St Enda’s Park follies

Saturday, October 14th, and Sunday, October 15th

Back in the day, the rich were so absurdly, disproportionately wealthy that they took to building pointless edifices in surprising spots. (Maybe things haven’t changed so much after all.) In fairness, the 18th- and 19th-century follies at St Enda’s Park are charming, quirky, intriguing and also good fun. Many are modelled on the ruins of ancient Irish buildings and monuments, which makes a guided walking tour even more interesting, as there’s always something new to discover in the old.

Dublin Port

Saturday, October 14th, and Sunday, October 15th

With site-specific theatre shows, arts events, exhibitions, commissions and more, Dublin Port has been opening up for some time, which is a good thing, as for a long time you could be forgiven for feeling it was something like a secret city in the heart of town. This outdoor walking tour will let you see what Darmody Architects have been working on as they restore, refurbish and innovate.

Criminal Courts of Justice

Saturday, October 14th

Completed in 2010, the Criminal Courts of Justice, by Peter McGovern and Henry J Lyons, is one of those buildings you might normally hope never to have to enter. That could have made it a surprise People’s Choice award winner at the Irish Architecture Awards, but wise design can make even the most traumatic or stressful times in our lives go a little more smoothly, so expect a fascinating visit.

At home With Open House

Saturday, October 14th

Domestic tours at Open House are a bit like the interiors pages come to life, as whether you’re planning a project or just like to see what other people are up to, you’re never going to get a better chance, short of making friends with the owners and dangling for an invite to tea. Scullion Architects lead you through their Apple Tree House project, which adds a strong dose of cool contemporary space to a typical Ranelagh redbrick. Or see what DUA – Design Urbanism Architecture – made of a narrow inner-city site at the Pleasants Street House, where they’ve managed to get three bedrooms into a tight triangular footprint.

National Gallery of Ireland

Sunday, October 15th

Open House events have grown in sophistication, challenging our view of what “looking” looks like. At the National Gallery of Ireland, a sensory-architecture tour offers you the opportunity to explore the gallery’s indoor and outdoor spaces – but blindfolded. The 40-minute visit invites you discover other senses, and investigate texture, materials, space and sound. This is also an excellent session for visually impaired visitors (assistance dogs are welcome), and is wheelchair accessible too.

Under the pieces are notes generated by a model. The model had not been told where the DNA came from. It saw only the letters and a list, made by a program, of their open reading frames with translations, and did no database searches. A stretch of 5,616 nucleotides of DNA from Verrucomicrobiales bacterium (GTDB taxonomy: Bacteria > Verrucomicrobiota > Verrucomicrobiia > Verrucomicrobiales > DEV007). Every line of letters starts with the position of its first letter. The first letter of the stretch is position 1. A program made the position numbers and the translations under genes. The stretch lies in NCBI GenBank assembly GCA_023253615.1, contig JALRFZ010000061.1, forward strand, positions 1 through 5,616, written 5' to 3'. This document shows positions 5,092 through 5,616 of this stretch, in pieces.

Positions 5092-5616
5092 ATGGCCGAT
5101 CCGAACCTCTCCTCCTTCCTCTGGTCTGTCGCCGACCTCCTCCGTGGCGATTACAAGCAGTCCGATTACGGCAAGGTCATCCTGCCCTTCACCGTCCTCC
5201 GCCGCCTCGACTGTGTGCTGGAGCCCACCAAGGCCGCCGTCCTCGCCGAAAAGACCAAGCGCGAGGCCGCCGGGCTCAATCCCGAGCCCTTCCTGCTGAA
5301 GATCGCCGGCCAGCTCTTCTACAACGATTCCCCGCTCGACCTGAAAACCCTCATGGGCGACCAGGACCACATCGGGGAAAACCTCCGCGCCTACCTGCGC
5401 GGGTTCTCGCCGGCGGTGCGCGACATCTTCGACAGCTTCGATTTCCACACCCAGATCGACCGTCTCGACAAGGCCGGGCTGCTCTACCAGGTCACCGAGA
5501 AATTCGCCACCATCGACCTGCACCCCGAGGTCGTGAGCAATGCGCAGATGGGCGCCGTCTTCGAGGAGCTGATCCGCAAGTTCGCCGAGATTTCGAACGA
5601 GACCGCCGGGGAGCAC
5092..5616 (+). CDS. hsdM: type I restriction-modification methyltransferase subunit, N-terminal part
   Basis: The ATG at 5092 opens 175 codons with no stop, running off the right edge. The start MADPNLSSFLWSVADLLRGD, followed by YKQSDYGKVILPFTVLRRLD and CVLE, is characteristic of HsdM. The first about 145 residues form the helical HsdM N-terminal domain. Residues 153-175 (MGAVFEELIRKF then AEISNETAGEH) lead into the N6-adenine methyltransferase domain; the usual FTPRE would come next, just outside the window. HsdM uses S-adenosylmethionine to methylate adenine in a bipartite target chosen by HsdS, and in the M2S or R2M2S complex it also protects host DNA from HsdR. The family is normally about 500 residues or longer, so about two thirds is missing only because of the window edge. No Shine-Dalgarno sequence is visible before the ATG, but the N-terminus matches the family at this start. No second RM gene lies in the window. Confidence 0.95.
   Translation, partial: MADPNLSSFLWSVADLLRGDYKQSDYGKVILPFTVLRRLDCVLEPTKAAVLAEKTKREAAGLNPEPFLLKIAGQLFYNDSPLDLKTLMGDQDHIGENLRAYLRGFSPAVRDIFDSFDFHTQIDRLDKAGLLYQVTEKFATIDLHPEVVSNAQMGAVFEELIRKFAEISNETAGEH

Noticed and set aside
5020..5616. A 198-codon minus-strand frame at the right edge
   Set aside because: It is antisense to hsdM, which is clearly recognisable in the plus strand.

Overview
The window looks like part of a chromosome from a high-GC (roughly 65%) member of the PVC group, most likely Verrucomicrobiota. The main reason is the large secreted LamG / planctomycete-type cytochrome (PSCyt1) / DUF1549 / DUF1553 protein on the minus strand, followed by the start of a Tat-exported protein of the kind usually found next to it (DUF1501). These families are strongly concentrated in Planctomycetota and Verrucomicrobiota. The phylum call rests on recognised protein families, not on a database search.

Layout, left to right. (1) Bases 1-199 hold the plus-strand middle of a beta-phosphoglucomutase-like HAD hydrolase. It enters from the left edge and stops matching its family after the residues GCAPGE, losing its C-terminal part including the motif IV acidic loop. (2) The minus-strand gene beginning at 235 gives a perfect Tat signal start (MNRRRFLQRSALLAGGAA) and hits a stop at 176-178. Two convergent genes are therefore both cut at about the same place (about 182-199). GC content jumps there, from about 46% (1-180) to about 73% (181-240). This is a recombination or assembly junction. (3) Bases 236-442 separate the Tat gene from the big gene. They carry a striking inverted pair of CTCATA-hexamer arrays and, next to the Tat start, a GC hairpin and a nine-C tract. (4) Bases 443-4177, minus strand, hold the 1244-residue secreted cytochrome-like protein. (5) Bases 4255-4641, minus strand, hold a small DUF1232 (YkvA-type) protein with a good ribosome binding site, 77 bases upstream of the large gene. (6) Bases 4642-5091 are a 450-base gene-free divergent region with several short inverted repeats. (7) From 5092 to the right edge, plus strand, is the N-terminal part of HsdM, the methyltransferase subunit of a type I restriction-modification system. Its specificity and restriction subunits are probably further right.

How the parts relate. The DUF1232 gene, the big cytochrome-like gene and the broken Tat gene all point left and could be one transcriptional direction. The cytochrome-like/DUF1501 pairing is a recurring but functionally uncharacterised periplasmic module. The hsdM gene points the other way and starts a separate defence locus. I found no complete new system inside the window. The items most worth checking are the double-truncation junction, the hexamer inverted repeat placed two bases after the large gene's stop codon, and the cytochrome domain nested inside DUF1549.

Open House Junior

Various dates

Open House Junior is designed to enthuse budding architects, designers, historians, engineers and more. In fact there’s something for everyone. Events range from creative family workshops at the Think Big Space to augmented reality at Fernhill Park, and from medieval tile making at Christ Church to a chance to see inside the obelisk on Killiney Hill. The Reimagining Our Dream Neighbourhood family workshop at the National Museum of Ireland’s Collins Barracks branch on October 7th aims to get five- to 12-year-olds solving the cities issues. Who’s to say they won’t do a better job? Also check out downloadable Architrek walking tours with activities and maps for spots including Stoneybatter, Marino, Tallaght, Dún Laoghaire and Dublin 8.

On film and on your own

If you prefer to explore architecture from the comfort of your home, Open House has you covered. The Site Specific series are mini documentaries exploring sites such as the Iveagh Markets, Le Fanu Playpark, Pigeon House Power Station, Cork Street Fever Hospital, the Chapel Royal and Trinity College Dublin’s Loos Bar. Explore the other side of film in person at the Light House Cinema, designed by Colin Mackay. Includes a tour of the projection booth with projectionist Rob O’Brien. October 13th-15th. The Light House hosts a NewNowNext series discussion, Cities Have Feelings, on October 14th, aiming to get up close and personal with the way emotional and social connections can be made and sustained with cities. Just what Dublin is crying out for.

The Irish Architecture Foundation’s Open House Dublin runs from Saturday, October 7th, to Sunday, October 15th; has information about 49 more Open House festivals, from Athens to Zurich